(His grave broke open) did affright the boars.
To these ostents (as their old custom was)
They call th' Etrurian augurs, amongst whom
The gravest, Aruns, dwelt in forsaken Luca, [or Luna]
Well skilled in pyromancy; one that knew
The hearts of beasts, and flight of wandering fowls.
First he commands such monsters Nature hatched
Against her kind (the barren mule's loathed issue)
To be cut forth and cast in dismal fires:
Then, that the trembling citizens should walk
About the city; then the sacred priests
That with divine lustration purged the walls,
And went the round, in, and without the town.
Next, an inferior troop in tucked up vestures,
After the Gabine manner: then the nuns
And their veiled matron, who alone might view
Minerva's statue; then they that keep and read
Sibylla's secret works, and wash their saint
In Almo's flood. Next learned augurs follow,
Apollo's soothsayers, and Jove's feasting priests;
The skipping Salii with shields like wedges;
And Flamin's last, with network woolen veils.
While these thus in and out had circled Rome,
Look, what the lightning blasted Aruns takes
And it inters with murmurs dolorous,
And calls the place bidental. On the altar
He lays a ne'er-yoked bull, and pours down wine,
Then crams salt leaven on his crooked knife;
The beast long struggled, as being like to prove
An awkward sacrifice, but by the horns
The quick priest pulled him on his knees and slew him:
No vein sprung out but from the yawning gash,
Instead of red blood wallowed venomous gore.
These direful signs made Aruns stand amazed,
And searching farther for the gods' displeasure,
The very colour scared him; a dead blackness
Ran through the blood, that turned it all jelly,
And stained the bowels with dark loathsome spots;
The liver swelled with filth, and every vein
Did threaten horror from the host of Caesar;
A small thin skin contained the vital parts,
The heart stirred not, and from the gaping liver
Squeezed matter through the caul; the entrails 'peared,
And which (aye me) ever pretendeth ill,
At that bunch where the liver is, appeared
A knob of flesh, whereof one half did look
Dead, and discolored, th' other lean and thin.
By these he seeing what mischiefs must ensue,
Cried out, 'O gods! I tremble to unfold
What you intend: great Jove is now displeased,
And in the breast of this slain bull are crept
Th' infernal powers. My fear transcends my words,
Yet more will happen than I can unfold.
Turn all good, by augury vain, and Tages
Th' arts' master false'. Thus in ambiguous terms,
Involving all, did Aruns darkly sing.
But Figulus, more seen in heavenly mysteries,
Whose like Egyptian Memphis never had
For skill in stars, and tuneful planeting,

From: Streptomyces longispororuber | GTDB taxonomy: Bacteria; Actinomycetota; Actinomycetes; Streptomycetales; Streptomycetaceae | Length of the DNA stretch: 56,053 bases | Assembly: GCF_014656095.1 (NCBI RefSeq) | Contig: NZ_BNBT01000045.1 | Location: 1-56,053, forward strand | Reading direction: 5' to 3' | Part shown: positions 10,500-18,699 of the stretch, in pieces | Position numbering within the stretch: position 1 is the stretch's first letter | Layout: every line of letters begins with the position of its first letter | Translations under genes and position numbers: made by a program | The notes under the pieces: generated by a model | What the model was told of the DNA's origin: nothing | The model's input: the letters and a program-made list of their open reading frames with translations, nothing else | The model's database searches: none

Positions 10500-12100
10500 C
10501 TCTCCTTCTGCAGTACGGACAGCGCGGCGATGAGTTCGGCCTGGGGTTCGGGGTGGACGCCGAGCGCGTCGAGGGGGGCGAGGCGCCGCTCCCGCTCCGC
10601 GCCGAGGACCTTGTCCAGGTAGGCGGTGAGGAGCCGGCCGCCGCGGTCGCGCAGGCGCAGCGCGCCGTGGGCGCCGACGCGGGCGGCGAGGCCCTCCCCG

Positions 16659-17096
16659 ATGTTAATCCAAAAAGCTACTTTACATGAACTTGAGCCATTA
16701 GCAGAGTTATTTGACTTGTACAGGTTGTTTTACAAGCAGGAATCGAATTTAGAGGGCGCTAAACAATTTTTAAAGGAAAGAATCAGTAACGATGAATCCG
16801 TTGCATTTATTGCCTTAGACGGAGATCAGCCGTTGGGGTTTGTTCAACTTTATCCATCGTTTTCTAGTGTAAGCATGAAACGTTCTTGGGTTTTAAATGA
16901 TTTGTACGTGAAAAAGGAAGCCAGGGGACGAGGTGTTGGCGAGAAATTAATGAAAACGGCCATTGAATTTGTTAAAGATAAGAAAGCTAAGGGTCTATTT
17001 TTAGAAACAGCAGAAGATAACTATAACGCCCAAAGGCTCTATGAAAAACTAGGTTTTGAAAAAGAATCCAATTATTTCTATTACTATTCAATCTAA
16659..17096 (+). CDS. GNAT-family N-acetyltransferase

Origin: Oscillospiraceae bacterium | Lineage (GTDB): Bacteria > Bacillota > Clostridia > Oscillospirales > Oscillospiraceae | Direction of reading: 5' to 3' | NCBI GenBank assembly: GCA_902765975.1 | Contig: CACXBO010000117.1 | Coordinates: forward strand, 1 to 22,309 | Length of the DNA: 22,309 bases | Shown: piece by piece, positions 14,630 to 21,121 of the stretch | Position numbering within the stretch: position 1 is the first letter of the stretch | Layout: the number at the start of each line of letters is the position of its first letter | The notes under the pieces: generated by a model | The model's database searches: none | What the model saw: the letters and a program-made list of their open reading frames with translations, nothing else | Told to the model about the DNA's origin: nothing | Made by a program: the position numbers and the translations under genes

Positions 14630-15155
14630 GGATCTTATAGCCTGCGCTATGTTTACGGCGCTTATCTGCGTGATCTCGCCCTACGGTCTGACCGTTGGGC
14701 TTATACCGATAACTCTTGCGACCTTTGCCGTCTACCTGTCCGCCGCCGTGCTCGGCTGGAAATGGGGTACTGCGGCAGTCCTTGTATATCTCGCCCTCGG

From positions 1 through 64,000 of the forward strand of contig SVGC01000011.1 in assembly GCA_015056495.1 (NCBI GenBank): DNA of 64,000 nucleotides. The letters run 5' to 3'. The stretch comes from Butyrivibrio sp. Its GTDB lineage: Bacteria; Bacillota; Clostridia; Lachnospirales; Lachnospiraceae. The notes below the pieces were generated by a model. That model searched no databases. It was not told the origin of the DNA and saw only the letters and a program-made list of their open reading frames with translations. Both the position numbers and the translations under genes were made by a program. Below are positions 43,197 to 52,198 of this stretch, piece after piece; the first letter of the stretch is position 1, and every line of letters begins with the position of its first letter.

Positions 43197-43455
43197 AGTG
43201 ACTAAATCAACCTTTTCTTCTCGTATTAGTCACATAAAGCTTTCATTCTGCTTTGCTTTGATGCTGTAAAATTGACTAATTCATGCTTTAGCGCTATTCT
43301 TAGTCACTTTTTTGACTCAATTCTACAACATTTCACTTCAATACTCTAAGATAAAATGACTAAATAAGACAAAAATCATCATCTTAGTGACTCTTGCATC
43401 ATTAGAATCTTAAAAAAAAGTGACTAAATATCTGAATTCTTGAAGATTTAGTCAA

In this sort spake: 'The world's swift course is lawless
And casual; all the stars at random rage:
Or if fate rule them, Rome thy citizens
Are near some plague: what mischief shall ensue?
Shall towns be swallowed? Shall the thickened air,
Become intemperate? Shall the earth be barren?
Shall water be congealed and turned to ice?
O gods what death prepare ye? With what plague
Mean ye to rage? The death of many men
Meets in one period. If cold noisome Saturn
Were now exalted, and with blue beams shined,
Then Ganymede would renew Deucalion's flood,
And in the fleeting sea the earth be drenched.
O Phoebus shouldst thou with thy rays now sing
The fell Nemean beast, th' earth would be fired,
And heaven tormented with thy chafing heat,
But thy fire's hurt not; Mars, 'tis thou inflam'st
The threat'ning Scorpion with the burning tail
And fir'st his claws. Why art thou thus enraged?
Kind Jupiter hath low declined himself;
Venus is faint; swift Hermes retrograde;
Mars only rules the heaven: why do the planets
Alter their course and vainly dim their virtue?
Sword-girt Orion's side glisters too bright.
War's rage draws near; and the sword's strong hand
Let all laws yield, sin bear the name of virtue,
Many a year these furious broils let last,
Why should we wish the gods should ever end them?
War only gives peace, O Rome continue
The course of mischief, and stretch out the date
Of slaughter; only civil broils make peace.
These sad presages were enough to scare
The quivering Romans, but worse things affright them.
As Maenus full of wine on Pindus raves,
So runs a matron through th' amazed streets,
Disclosing Phoebus' fury in this sort;
'Paean, whither am I haled? Where shall I fall?
Thus borne aloft I see Pangeus' hill,
With hoary top, and under Haemus' mount
Philippi plains; Phoebus what rage is this?
Why grapples Rome, and makes war, having no foes?
Whither turn I now? Thou lead'st me toward th' east,
Where Nile augmenteth the Pelusian sea:
This headless trunk that lies on Nilus' sand
I know: now throughout the air I fly
To doubtful Syrtes and dry Afric, where
A fury leads the Emathian bands; from thence
To the pine-bearing hills, hence the mounts
Pyrene, and so back to Rome again.
So impious war defiles the Senate house,
I go; O Phoebus, show me Neptune's shore,
And other regions, I have seen Philippi:
This said, being tired with fury she sunk down.
© This edition and HTML version, Peter Farey, 2002
Based upon an e-text from:
The Complete Works of Christopher Marlowe. Fredson Bowers, ed.
Cambridge, England: The University Press, 1973